Eucom Nominee Outlines Priorities During Confirmation Hearing
By Cheryl Pellerin
American Forces Press Service
WASHINGTON, April 11, 2013 The Afghan security transition, the Arab Spring and the U.S.-Russia relationship were among the command priorities discussed this morning during the Senate Armed Services Committee’s confirmation hearing for President Barack Obama’s choice to be the next commander of U.S. European Command and NATO’s supreme allied commander for Europe.
If confirmed, Air Force Gen. Philip M. Breedlove -- now commander of U.S. Air Forces in Europe, U.S. Air Forces Africa and the NATO Allied Air Command, will succeed Navy Adm. James G. Stavridis, who has served as commander of Eucom and as supreme allied commander for Europe since 2009.
Breedlove, accompanied by his wife, children and members of his extended family, told the Senate panel that one of his biggest challenges if he’s confirmed will be to manage the evolution of NATO past its operational focus in Afghanistan.
“My first focus is going to be getting the transition in Afghanistan right,” he said.
Over the next 20 months, Breedlove said in written testimony, “we must fully recruit, field and ensure the sustainment of the [Afghan national security force] while we shift the main effort for security lead to the Afghans in 2013.”
It’s important to keep the pressure on ensuring the professionalism of the Afghan military, the general said.
“Quite frankly,” he added, “we're doing pretty good there in the armed forces piece, and we have some work to do in the Afghan police piece.”
Breedlove said it’s important to make the Afghan security forces credible, capable and responsive, and to make sure they appear credible to the Afghan people they would protect.
One of the biggest challenges in the transition process, the general said, involves “enabling tools” such as intelligence, surveillance and reconnaissance, or ISR, technology.
“As I talk to the other NATO nations and as I've talked to other commanders there in past trips as an Air Force officer, they are very concerned about … being able to do the ISR that we do, the personnel recovery, medevac and inter- and intra-theater airlift,” he said.
“These are all things that [the Afghans] are not capable of doing and that NATO has been providing,” the general added, “and I think those are things we need to be concerned about.”
Preparations also must be made for the Afghan presidential election while redeploying thousands of International Security Assistance Force troops and restructuring the basing posture to be ready for the post-2014 mission, he added.
NATO, Breedlove said, has changed with the times since its inception. “The alliance has evolved from a Cold War construct to one with ambitious aspirations and capabilities after integrating former Warsaw Pact and Eastern European Soviet Republics and building an out-of-area expeditionary capability,” he said.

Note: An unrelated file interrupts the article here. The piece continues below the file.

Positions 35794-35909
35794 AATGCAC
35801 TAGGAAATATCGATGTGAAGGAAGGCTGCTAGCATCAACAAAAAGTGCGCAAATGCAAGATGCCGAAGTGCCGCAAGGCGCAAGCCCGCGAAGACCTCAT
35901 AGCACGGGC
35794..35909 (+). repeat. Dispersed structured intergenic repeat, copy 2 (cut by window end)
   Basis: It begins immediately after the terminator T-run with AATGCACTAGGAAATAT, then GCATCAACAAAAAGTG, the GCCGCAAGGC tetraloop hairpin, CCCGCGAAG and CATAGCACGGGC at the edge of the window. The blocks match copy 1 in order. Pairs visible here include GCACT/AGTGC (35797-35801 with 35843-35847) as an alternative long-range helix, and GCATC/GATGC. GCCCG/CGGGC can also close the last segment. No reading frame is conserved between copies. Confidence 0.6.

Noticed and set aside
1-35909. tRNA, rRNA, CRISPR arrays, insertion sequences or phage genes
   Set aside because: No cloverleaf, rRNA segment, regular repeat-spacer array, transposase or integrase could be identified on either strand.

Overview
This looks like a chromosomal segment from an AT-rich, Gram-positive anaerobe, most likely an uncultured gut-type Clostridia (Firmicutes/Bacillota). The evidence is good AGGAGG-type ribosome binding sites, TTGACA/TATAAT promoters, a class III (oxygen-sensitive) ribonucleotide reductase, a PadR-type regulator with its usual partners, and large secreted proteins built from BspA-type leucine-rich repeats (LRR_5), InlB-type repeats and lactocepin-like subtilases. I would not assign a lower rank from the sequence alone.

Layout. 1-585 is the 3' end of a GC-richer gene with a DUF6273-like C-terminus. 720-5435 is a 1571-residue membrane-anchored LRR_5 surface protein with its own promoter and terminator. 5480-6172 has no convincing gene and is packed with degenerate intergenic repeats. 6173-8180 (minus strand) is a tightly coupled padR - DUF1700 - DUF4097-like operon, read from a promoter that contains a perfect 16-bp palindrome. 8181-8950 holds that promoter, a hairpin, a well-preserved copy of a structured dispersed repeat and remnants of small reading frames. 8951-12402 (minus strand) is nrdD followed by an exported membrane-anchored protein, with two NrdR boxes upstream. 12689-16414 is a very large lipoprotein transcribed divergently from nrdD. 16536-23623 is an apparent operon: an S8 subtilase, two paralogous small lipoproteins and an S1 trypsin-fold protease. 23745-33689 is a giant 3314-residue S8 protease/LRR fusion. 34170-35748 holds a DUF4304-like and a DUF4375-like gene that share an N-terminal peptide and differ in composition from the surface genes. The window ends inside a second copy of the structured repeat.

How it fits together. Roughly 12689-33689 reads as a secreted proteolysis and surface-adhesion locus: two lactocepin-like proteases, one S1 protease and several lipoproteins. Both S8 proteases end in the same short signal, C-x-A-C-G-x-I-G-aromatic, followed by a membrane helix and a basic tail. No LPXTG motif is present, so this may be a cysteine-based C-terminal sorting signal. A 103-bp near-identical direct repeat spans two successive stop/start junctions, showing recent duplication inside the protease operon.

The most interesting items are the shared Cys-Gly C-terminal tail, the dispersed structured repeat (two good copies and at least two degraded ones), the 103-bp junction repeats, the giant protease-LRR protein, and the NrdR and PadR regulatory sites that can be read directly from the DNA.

As Eucom commander, Breedlove said, his challenge would be to work to support the broader U.S. government effort to ensure that NATO makes the right choices to maintain its capability, capacity and credibility.
Severe budget cuts called for by sequestration are another challenge, Breedlove said.
“Sequestration negatively affects both theater operations and Eucom’s ability to support the U.S. defense strategy by further reducing an already-declining budget,” he noted. Such reductions increase risk, degrade security cooperation relationships forged over many years, and reduce partner participation in operations, the general said, adding that sequestration also weighs on the minds of troops.
“From the numbers of questions that [my command chief master sergeant] and I have gotten as we’ve circulated the battlefield, forward and in Europe, this is a concern on the minds of our troops,” Breedlove told the senators. “And I am concerned that it will impact the long-term retention, health and welfare of our troops.”
Another challenge for Eucom and NATO is the potential for a long-term continuation of the Arab Spring and its impact on Israel’s shrinking strategic depth, the general said.
Iran’s malign influence in the politics of Syria and Lebanon are a constant concern, he added, and for Israel, specific concerns include Iran’s nuclear ambitions, security considerations relative to Syrian chemical weapons and high-end conventional weapons, the decline in influence of Egypt’s military and resulting instability in the Sinai, and the strength of Hezbollah, the Lebanese militant group and political party.
“This instability will remain throughout the region for some time,” Breedlove said. “Our challenge is to lead the military effort to assure Israel of the U.S. resolve to guarantee its security.”
Eucom also must deal with Russia, which Breedlove called an “aspirational superpower hindered by endemic deficiencies” that include mounting internal political, economic, sociocultural and demographic stressors.
Russia is an important influence on many nations on its periphery, the general said -- nations that have been leaning more to the West than the East and have become good partners with the United States and NATO in places like Afghanistan.
“But these nations are clearly still tied to Russia for such things as energy needs, transportation and more,” he said. “There are lots of tentacles that go back and forth. So Russia's ability to either help us or hinder us as we work with these nations is still very great.
“I think we would be better off if we quit thinking of Russia as an enemy and tried to bring them into a partnership as we deal with Europe and other places around the region,” he continued, adding that Russia has been helpful in areas such as counterpiracy.
“We need to try to find out how to work with them,” Breedlove said.